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Hyperconvergence is a term we are hearing more about these days in the IT sector, including in the data storage market. So what does it actually mean and how can the user differentiate the various products that claim to fall under this umbrella?
In a sense, it is a subset of the larger software defined data center concept.
“The integration and intelligence is what allows for performance and resource optimization,” said Vanessa Alvarez, Director of Marketing at Scale Computing. “That can't be achieved when you have three boxes.”
Here’s a resource to learn more about the overall idea of hyperconvergence.
In this guide, we are going to detail products from Scale Computing, SimpliVity, Pivot3 and Nutanix. VMware vSAN could also be a candidate, but that was covered in an earlier guide.
SimpliVity OmniCube is a scalable IT platform that is said to deliver storage, compute, hypervisor, cache accelerated performance, native VM-centric backup and replication for DR, and public cloud. For VM-based applications, its data architecture includes inline deduplication, compression, and optimization on disk IO’s. OmniCube Federation allows it to span data centers. Each 2U OmniCube supports horizontal scale-out for availability and expansion.
OmniCube starts at $32,000, which includes data protection and DR capabilities. This entry version includes 8-core CPU, 128 GB RAM, 4xSSD, 8xHDD, 2x10GbE and 2x1GbE. Also included are virtual storage control, wizard-based setup, VMware vSphere client integration, visibility of inline dedupe and compression rates for each VM and backups, ability to perform fast VM backups, restores, clones and moves within and across data centers .
“OmniCube eliminates the need for storage arrays, SAN networking, backup and replication software, disk-to-disk dedupe appliances and other legacy technologies,” said Tom Grave, Vice President of Marketing at SimpliVity.
Pivot3 vSTAC R2S P Cubed Rapid Horizon Appliance aims to avoid the complexities associated with VDI deployments, while reducing both CAPEX and OPEX. Based on an x86 architecture, vSTAC R2S appliances provide a preconfigured VMware Horizon Suite (View, Mirage and Workspace) environment that is said to enable users to deploy a VDI environment of 100 desktops in less than 60 minutes and a Workspace environment in under 2 hours. Via a shared storage pool, storage performance is load-balanced across appliances.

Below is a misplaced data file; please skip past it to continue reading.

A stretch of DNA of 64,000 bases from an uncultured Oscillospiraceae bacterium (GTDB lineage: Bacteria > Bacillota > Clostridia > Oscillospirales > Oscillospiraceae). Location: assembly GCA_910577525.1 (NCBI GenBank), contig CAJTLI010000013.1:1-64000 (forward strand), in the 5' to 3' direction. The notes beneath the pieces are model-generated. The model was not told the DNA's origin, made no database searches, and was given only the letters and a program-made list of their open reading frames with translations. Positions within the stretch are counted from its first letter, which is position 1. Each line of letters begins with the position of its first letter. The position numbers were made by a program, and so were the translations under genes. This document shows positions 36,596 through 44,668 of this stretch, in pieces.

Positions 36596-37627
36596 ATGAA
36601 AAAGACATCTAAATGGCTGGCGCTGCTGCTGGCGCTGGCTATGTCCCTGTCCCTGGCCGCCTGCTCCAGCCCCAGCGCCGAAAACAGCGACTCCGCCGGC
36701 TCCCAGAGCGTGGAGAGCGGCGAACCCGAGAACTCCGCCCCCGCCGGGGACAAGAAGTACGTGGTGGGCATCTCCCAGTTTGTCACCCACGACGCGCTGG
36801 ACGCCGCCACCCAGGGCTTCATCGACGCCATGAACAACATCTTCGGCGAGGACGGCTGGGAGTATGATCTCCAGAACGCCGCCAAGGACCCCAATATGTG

Scale out is achieved by adding a vSTAC R2S appliance to the array, with each unit able to host 115-155 desktops. Utilizing VMware View Storage Accelerator, users gain the benefit of in-memory caching performance to deal with a VDI’s demanding storage requirements. Part of the allure is that it aims to bypass the steep storage learning curve of typical VDI environments. As well as rapid deployment, it comes with dual power supplies, failover protected storage and vSphere HA. List pricing for the vSTAC R2S starts at $31,999.
“Pivot3 is the only out-of the-box VMware Horizon Suite infrastructure product using virtualization technology to create multiple virtual machines and aggregate appliances into a virtualized SAN,” said Olivier Thierry, chief marketing officer at Pivot3. “Desktops do not need to be individually pre-defined for usage levels.”
The Nutanix Virtual Computing Platform consolidates compute and storage systems into an integrated appliance. It is said to integrate easily with any virtualized environment and power any application. Storage is integrated into the Nutanix platform with server attached media such as SSDs and HDDs. This eliminates the need for central storage arrays like SAN/NAS. It comes with failover, snapshots, cloning, deduplication, compression and disaster recovery, delivered as software features on commodity hardware. Policies are managed per VM. Pricing ranges from $20,000 to $70,000 per node.
“Nutanix has thousands of nodes in production at some accounts,” said Howard Ting, Vice President of Marketing and Product Management at Nutanix.
Scale’s HC3 product includes storage, server, and virtualization in one appliance. It leverages a Linux-based KVM (kernel-based virtual machine), which eliminates the need for any kind of licensing. The company hopes to differentiate itself in this way as the licensing models of most competitors are VMware-based.
HC3 uses commodity hardware and integrates it with its ICOS software to deliver a virtualization platform. This facilitates direct access of storage to the hypervisor, and takes away any obstacles in the I/O path. It achieves this by placing server virtualization software on every node with access to a single pool of storage that can span multiple HC3 nodes.
“HC3 pools compute resources such as CPUs and memory and automatically starts workloads on the node with the most available resources,” said Alvarez. “This clustered architecture provides the fault tolerance and scalability needed for a high-availability environment and simplifies management. It eliminates the guessing game of trying to figure out how much storage you need for your VMs, and the need for any kind of unnecessary upfront CAPEX investment.”